Dark Fire Catches

In memory of Anthony Crawford,
Lynched. 1916. Abbeville, South Carolina.
100 years later,

Dark Fire Catches.

The fresh scent of evil here is heavy, 
the wind is a witness.

Strange fruit hung here
with over two hundred bullet holes.
The spirits did not forgive this.
Strange fruit hung here in the Southern breeze
for resisting the unnatural order of things,
for daring to partake in this fabled american dream, 
you know: the one built on our ancestors’ screams
and stolen virginities and ruptured skin?
You know. This white, gritty, 
bloodstained rose of a dream
was built on the African nightmare.

The crumbled, consecrated soil, 
the scent of burning sage, 
and the eerie sway of once-innocent branches—
you know they cannot lie, cannot hide
our history of muted cries and mass hearses.
You know we have bled for centuries, 
watching you burn and massacre our churches.

Now, Reverend sleeps with a gun beneath his head.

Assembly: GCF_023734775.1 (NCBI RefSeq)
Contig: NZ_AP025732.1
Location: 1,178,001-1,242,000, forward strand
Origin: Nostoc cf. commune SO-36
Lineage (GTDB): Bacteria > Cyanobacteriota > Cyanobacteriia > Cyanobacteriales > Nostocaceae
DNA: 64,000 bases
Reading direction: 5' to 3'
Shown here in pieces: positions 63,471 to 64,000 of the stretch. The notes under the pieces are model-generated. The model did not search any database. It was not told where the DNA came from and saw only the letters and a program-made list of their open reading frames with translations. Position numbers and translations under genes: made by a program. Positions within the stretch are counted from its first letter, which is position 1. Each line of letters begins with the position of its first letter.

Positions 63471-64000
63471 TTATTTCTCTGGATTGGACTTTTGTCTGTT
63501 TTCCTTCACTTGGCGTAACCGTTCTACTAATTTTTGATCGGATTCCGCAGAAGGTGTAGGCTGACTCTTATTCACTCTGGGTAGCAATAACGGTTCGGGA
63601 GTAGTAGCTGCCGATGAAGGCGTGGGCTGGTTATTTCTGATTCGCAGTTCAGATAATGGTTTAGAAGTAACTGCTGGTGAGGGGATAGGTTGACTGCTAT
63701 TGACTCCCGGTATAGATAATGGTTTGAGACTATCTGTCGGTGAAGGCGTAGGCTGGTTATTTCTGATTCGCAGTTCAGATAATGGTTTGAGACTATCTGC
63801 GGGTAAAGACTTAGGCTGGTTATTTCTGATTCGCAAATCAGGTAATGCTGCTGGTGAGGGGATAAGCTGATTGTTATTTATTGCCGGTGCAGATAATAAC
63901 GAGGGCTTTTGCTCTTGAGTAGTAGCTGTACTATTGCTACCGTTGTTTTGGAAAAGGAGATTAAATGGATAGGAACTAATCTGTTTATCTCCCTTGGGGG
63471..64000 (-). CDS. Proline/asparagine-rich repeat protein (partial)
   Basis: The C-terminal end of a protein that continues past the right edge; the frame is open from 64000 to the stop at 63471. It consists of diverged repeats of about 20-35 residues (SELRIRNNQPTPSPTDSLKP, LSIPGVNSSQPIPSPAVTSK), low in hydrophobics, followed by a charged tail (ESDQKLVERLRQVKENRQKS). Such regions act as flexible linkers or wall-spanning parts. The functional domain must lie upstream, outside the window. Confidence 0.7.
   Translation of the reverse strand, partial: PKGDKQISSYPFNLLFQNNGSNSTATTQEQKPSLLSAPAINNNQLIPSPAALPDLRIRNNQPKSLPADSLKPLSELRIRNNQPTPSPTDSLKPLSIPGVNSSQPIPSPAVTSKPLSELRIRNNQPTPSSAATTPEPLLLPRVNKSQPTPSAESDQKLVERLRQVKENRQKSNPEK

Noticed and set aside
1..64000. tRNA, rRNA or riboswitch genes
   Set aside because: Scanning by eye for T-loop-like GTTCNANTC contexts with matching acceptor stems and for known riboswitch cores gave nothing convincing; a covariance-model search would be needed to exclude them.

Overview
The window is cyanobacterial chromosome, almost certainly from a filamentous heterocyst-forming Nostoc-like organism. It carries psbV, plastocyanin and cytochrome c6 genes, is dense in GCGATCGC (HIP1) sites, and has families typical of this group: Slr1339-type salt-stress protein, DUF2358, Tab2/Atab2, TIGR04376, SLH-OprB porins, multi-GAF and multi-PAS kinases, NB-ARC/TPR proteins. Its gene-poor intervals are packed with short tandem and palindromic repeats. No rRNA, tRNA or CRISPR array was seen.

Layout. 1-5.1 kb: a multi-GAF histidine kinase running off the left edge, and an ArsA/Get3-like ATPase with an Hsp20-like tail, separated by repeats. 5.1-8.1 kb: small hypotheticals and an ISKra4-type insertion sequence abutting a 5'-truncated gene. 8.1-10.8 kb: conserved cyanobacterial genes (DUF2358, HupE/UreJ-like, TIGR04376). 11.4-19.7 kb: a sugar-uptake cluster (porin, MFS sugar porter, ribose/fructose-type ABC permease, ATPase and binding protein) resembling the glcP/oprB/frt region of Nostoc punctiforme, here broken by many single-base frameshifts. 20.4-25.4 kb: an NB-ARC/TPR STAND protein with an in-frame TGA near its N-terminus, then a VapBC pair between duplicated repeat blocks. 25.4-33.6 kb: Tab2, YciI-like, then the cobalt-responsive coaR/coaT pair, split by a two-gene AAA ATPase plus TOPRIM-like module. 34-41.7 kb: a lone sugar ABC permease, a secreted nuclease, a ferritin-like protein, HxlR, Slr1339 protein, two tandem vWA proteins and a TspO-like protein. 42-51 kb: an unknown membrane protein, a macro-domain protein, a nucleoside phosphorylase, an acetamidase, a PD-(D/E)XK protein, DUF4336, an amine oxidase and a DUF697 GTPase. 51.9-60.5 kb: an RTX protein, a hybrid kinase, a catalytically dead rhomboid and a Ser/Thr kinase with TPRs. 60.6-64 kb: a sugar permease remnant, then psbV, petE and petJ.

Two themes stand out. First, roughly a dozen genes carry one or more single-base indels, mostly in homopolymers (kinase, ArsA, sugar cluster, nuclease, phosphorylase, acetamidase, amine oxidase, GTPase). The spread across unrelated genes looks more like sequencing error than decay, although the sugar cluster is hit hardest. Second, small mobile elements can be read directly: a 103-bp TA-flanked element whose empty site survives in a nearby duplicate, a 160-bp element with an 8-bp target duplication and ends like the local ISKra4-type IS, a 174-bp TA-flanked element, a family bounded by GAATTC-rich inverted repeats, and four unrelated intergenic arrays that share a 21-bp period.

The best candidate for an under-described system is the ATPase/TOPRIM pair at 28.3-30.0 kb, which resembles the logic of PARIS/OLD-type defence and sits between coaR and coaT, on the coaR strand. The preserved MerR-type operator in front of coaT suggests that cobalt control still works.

The gun sleeps on cotton covers, 
beneath cotton pillows, tucked in cotton cases
to reprieve cotton children clothed in the legacy
of branded backs once coated in melanin glory
turned cotton picker, 
turned strange fruit, 
whose final use was to hang pretty
from oozing, burning poplar trees, 
turned economically dispossessed,
turned systematically separated, then concentrated
to become obliterated,
then obligated to choose criminal.
From enslaved to caged,
or, for optimal public safety, cold, pulseless, still,
body leaking, weeping crimson that will seep
back into concrete, 
into bedrock,
away from textbooks and speeches into the backbone
of this Babylonian nation. 

This land is soaked in blood.
The winds whisper what they have witnessed.
The roots
beneath Mr. Crawford’s mutilated temple of a corpse
patiently wait to be seen. Felt. Uprooted.

But they know
we are too punitive, too fragile to know Justice.
We are too comfortable
with the rope burns on our palms
and the ashes on our fingers
to be honest before the mirror.

But the alternative
is a face-to-face with
the Lion.
The Impatient.
The Dark.
The Fire.
The Negro.

I have grown tired of steadying my fist.
We have grown weak from watching each other bleed. 
We will not be pacified by your brand of peace, 
or more accurately, your lust for the absence of tension.

I will not bow to your timetable for my freedom

because there is Negro ash on the trees of my people,
quiet blood soaked into their leaves.

Keep your reparations.
I want the head of your king.